Have you been seeing ads of tour agencies that take 15 to 20 bikers in a group from Chandigarh to LEH and back for prices ranging from 25,000 INR t0 40,000 INR. Yes, these guys take people who ‘want’ to be in a group when traveling through Ladakh. Many people need company to ride with, mainly due to fear or lack of experience and hence tag along with these tours that have an itinerary to follow and usually last 10 days to 2 weeks. What’s worse? They have a car following them as a backup vehicle that contains oxygen cylinders, spare parts, first aid etc. Now, considering health aspects, the backup car makes sense but carrying people’s luggage, spare parts, etc is weird because then it won’t be called an adventure anymore, there’s no aspect of uncertainty involved!
The so called ‘highest motorable road in the world’ is one of the primary reasons why tourists flock together and visit LEH Ladakh- to get a picture with the board that says ‘Highest motorable road in the world’. It does sound cool and makes people proud of when they click pictures with it as there would be at least something adventurish they could share with their friends. But frankly speaking, Khardungla top (K top) is very close to the city of LEH and hundreds of taxis visit that board everyday with tourists inside them.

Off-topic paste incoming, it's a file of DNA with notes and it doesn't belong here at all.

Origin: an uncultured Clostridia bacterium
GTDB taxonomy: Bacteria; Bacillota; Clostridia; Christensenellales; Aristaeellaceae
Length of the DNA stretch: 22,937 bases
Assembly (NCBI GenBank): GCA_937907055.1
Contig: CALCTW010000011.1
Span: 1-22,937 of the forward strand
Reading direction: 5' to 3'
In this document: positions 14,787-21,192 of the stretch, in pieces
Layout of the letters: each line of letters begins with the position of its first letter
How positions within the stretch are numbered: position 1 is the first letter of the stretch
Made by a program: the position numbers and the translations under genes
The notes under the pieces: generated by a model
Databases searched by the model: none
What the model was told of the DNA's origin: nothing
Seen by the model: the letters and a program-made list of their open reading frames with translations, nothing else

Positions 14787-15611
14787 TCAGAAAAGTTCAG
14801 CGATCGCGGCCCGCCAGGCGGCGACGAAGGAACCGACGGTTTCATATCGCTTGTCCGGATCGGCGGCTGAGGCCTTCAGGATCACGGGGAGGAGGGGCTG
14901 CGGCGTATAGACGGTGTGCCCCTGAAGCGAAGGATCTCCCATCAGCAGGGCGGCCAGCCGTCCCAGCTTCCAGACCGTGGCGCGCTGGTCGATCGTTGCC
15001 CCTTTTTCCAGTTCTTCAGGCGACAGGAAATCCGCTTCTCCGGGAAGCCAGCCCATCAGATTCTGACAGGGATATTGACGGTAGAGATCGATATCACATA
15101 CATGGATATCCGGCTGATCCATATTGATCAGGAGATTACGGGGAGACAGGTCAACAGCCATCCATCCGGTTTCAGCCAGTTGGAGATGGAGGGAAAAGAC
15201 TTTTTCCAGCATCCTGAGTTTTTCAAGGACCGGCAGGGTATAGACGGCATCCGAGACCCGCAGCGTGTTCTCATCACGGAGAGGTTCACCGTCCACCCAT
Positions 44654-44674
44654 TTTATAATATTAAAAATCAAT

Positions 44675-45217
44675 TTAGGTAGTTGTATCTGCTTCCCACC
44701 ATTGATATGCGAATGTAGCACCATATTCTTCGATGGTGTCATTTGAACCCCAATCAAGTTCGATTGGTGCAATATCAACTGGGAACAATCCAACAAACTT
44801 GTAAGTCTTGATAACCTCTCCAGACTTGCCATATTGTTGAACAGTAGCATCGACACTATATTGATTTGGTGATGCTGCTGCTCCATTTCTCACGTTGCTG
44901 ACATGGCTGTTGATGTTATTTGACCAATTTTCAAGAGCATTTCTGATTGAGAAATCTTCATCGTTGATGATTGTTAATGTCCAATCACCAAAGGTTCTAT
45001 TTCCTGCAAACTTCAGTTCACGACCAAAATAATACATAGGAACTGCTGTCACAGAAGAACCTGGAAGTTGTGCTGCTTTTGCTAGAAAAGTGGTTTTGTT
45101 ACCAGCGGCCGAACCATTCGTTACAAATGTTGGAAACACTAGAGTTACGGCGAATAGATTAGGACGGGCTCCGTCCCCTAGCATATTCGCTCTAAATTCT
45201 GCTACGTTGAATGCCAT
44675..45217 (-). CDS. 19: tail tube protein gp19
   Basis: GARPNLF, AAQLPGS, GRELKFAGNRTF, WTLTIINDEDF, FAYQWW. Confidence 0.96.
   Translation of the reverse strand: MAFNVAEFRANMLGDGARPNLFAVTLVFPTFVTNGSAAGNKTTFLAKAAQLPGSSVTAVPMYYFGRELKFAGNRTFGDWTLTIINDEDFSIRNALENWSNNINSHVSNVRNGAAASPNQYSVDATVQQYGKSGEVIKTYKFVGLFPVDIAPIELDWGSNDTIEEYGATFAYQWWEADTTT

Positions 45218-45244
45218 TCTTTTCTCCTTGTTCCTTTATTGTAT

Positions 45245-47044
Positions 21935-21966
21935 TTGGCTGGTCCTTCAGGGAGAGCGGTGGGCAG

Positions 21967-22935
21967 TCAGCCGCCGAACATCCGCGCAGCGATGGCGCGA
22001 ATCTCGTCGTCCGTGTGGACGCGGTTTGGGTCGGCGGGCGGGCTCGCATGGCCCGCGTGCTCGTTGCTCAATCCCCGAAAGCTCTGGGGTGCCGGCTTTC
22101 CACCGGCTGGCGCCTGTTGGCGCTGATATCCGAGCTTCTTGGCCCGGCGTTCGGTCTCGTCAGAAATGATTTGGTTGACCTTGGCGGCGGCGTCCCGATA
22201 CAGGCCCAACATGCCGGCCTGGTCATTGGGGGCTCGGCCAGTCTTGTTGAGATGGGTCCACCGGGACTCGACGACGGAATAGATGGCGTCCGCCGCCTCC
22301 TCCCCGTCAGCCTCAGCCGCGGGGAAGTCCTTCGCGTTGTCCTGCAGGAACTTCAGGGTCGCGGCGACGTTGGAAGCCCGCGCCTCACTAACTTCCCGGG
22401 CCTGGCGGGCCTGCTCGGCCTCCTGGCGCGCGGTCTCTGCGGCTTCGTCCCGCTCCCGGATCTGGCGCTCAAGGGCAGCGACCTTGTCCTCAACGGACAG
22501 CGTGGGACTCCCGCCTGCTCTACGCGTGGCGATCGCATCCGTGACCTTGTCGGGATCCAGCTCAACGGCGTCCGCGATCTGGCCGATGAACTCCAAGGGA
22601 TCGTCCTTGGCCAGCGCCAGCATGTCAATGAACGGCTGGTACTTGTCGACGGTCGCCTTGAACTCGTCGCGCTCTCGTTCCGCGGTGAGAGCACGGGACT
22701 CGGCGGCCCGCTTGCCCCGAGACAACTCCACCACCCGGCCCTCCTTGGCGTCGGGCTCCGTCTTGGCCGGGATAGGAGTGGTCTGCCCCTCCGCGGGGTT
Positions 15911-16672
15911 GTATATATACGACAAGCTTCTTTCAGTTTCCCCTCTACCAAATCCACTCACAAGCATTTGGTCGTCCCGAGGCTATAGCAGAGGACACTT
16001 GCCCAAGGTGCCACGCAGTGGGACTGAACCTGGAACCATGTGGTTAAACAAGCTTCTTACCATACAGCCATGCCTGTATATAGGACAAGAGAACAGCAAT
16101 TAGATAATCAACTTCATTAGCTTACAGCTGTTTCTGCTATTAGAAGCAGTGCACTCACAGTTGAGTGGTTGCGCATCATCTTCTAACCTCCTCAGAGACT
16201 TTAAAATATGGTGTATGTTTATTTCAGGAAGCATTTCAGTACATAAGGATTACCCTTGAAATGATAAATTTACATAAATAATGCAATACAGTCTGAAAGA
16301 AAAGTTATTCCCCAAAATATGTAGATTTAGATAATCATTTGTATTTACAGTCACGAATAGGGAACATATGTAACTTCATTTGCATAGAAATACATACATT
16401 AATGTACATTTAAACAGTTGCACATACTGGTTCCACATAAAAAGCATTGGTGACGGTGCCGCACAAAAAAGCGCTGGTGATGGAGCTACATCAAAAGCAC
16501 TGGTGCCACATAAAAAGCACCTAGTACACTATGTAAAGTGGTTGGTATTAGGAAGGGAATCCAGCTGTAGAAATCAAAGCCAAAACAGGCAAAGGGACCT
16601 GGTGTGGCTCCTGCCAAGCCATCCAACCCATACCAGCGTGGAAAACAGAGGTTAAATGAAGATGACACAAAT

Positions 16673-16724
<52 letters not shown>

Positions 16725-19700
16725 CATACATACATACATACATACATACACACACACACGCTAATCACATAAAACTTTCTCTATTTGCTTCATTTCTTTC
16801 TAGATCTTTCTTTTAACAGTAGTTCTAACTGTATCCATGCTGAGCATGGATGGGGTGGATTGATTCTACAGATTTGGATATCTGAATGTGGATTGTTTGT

The funny thing that I noticed though is that the claimed 18,380 feet altitude of K top has been challenged many a times by various websites that mention the altitude reading to be incorrect. My Barometric GPS meter indicated 17,280 feet while I stood beside the board, looking at the chaos and traffic caused by taxis and selfie obsessed tourists. Another funny thing was that I got stuck in traffic at such a high altitude for 40 minutes, while I stared at another board put up by the Indian Army, advising tourists to not stay at such high altitudes for more that 25 minutes! I can openly say that the K top board generates loads of Tourism revenue for LEH.
Thankfully, since Ladakh is at a high altitude, a lot of people who have major health issues would avoid visiting it and that by far is quite a big chunk of our population. BRO (Border roads organisation) sorted the road problem out by building roads in a place with extreme conditions, primarily for hassle free movement of the army vehicles.
I’m not sure if anything would be done to address the ‘altitude sickness issue’ as that is a natural occurrence. Of course, there are army quarters on the way to Ladakh that provide treatment to people affected by high altitudes but it continues to affect a lot of riders, primarily because people don’t want to acclimatize and climb gradually, especially since a lot of them have gotten used to viewing life itself as a race and maybe because it is considered ‘manly’ among a lot of bikers if one plays around with health and covers the Ladakh region on a motorcycle as soon as possible.
But to a motorcyclist and a nature lover like me, development is a great thing to happen to a region like Ladakh, a lot of the locals too benefit largely from tourism but what pains the most is by looking at a place like Ladakh, gradually lose its essence to discarded mineral water bottles and packets of chips. Yes, its happening there.